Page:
Audio Porn Is Made For Women & If You Haven’t Tried It You’re (Seriously) Missing Out

Photographed by Meg O'Donnell.
It’s rare, these days, for silence to seep into any part of our lives. If it’s not the podcast you’re listening to while you’re making breakfast, it’s the 'peaceful piano' Spotify playlist coming through your office speakers or the audiobook you download before bed. Headphones are better quality than they have ever been and speakers are now available in every room, all linked up with Bluetooth technology. We are permanently hooked in. Is there any wonder we’re now turning to audio for our porn, too?
There’s a booming industry of primarily female-led audio startups bringing erotica to our ears. Some are billed as holistic audio experiences to reconnect with our bodies, with interactive elements and positive sexual thinking workshops; others are simply a library of crowdsourced sensual stories.
Advertisement
The market leader, Dipsea features high production values and careful, considered curation. With stories submitted by authors online, voiced by professional actors and featuring realistic background noises, there’s instantly more atmosphere than most mainstream porn films. The stories are categorised but unlike on Pornhub, you won’t find 'anal' or 'creampie', or anything else to make your granny blush. Instead, there’s 'voyeur', 'friends' and 'queer stories'. Rather than getting right down to the act, the stories are just that – stories. It’s like listening to the audiobook of an erotic novel but without the 100 pages of poorly written preamble. I listen to one passionate frisson between a barista and customer in which the build-up to the sex is almost more erotic than the sex itself. This is, in part, down to the intended audience. Most of these audio erotica platforms are pitched at women or, in some cases, couples. Men are often more directly stimulated by visuals, while women need more context in which to feel safe and secure enough to feel turned on. Empathy is fundamental to female arousal.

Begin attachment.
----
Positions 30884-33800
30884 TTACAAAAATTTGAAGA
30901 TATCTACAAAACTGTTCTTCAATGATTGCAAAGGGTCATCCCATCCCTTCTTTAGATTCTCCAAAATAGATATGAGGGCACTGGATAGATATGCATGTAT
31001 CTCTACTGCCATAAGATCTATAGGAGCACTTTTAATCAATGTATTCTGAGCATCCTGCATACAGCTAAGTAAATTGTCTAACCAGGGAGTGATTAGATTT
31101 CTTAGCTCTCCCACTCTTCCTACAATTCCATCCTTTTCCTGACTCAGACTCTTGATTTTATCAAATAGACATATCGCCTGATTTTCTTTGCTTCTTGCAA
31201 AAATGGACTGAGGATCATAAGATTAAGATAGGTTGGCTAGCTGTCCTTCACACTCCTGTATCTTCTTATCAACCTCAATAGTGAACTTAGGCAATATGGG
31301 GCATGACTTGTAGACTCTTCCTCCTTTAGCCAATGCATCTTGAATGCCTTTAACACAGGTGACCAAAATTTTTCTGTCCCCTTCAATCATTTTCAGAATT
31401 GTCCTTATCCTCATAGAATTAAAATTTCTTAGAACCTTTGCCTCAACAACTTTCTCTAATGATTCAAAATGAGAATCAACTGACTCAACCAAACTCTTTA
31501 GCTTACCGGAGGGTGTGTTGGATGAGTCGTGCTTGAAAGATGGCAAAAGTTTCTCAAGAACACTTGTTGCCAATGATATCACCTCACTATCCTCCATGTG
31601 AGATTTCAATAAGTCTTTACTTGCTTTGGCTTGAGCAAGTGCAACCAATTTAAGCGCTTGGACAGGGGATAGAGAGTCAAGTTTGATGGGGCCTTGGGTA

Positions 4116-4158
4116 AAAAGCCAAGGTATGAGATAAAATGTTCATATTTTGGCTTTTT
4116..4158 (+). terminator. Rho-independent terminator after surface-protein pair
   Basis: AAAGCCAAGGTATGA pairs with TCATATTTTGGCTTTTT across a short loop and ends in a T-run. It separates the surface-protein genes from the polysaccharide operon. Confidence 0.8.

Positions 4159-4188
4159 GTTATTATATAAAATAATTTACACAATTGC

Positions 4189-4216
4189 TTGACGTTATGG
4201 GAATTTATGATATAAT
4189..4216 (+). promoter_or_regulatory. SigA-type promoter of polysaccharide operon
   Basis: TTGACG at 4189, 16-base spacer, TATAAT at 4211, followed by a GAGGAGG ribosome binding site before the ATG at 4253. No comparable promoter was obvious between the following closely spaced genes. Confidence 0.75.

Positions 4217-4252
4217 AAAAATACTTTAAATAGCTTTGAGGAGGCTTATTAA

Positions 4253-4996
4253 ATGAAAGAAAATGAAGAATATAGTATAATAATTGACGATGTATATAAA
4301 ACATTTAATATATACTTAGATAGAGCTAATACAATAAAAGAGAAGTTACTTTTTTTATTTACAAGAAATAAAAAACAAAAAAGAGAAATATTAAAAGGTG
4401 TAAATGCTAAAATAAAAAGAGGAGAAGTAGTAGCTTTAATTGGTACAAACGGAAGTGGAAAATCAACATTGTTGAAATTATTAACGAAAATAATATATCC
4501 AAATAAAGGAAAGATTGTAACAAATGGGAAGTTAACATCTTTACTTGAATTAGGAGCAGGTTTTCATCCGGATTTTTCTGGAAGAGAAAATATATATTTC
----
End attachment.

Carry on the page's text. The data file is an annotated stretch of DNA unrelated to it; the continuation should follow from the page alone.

Another app, Ferly, is a British-based company so you get the rare pleasure (quite literally) of hearing British accents in a sexual setting. The first audio clip I click on is narrated by a very polite English gent who guides the listener through the stages of exploring their body and ultimately pleasuring themselves. By entering preferences relating to your sexual desires and relationship with your body, the app is framed as more of a self-help programme. Emjoy is another Headspace-style erotic app. Its audio clips are labelled with images of buses and beds, indicating which can be listened to in public, and which in private. The only drawback is that the public ones are slightly '90s sex-ed tape in style. I think I’ll be sticking to the saucier ones. 
Advertisement
All these apps are subscription-based, working out at around £3 a month each; significantly more affordable than other feminist porn options. But even if you don’t want to part with the cost of a coffee each month, there’s a wealth of free content available on all platforms. 
It’s unsurprising that in the wake of a podcast boom (six million people tuning into a podcast each week), the erotic industry is vying for a slice of the success. But there’s a lot more to it than that. Audio erotica offers pornographic material for the blind community, and some writers have already caught on. Sex blogger Girl on the Net started recording herself reading her narrative-based blogposts aloud after a visually impaired follower wrote to her saying that screen readers voiced her writing in a dull monotone.
By shifting the focus from the overtly visual medium of mainstream pornography to these new audio formats, we are removing the gaze from the body. So many of the problems porn has created are not to do with the act of sex but rather the body image standards it sets, with the total removal of body hair and overt surgical enhancement. Caroline Spiegel, the founder of Quinn, another audio erotica platform, began her website after struggling with sexual dysfunction due to an eating disorder. It was refreshing for her to have sexual stimulation centred in a non-visual space. What’s more, with the omission of references to physicality, audio erotica allows for a more universal experience. Mainstream porn so often reflects problematic cultural tropes, and audio erotica platforms stories by different voices, separating the eroticism from the specifics of the body.
'Ethical porn' is a strongly debated topic. Can any pornographic material be truly unproblematic? I think audio erotica comes pretty close. Writers and voice actors can gain a platform and a following for their material, make money and help people enjoy themselves, all the while remaining completely anonymous – something that’s just not possible in mainstream porn. For users, the apps provide a safe space to listen. Audio offers privacy. We are able to hear about the sex lives of people from all walks of life, without fetishisation. Think amateur porn crossed with the audiobook of an erotic novel, and you’re coming close to the experience audio erotica offers. 
Advertisement

More from Sex & Relationships

R29 Original Series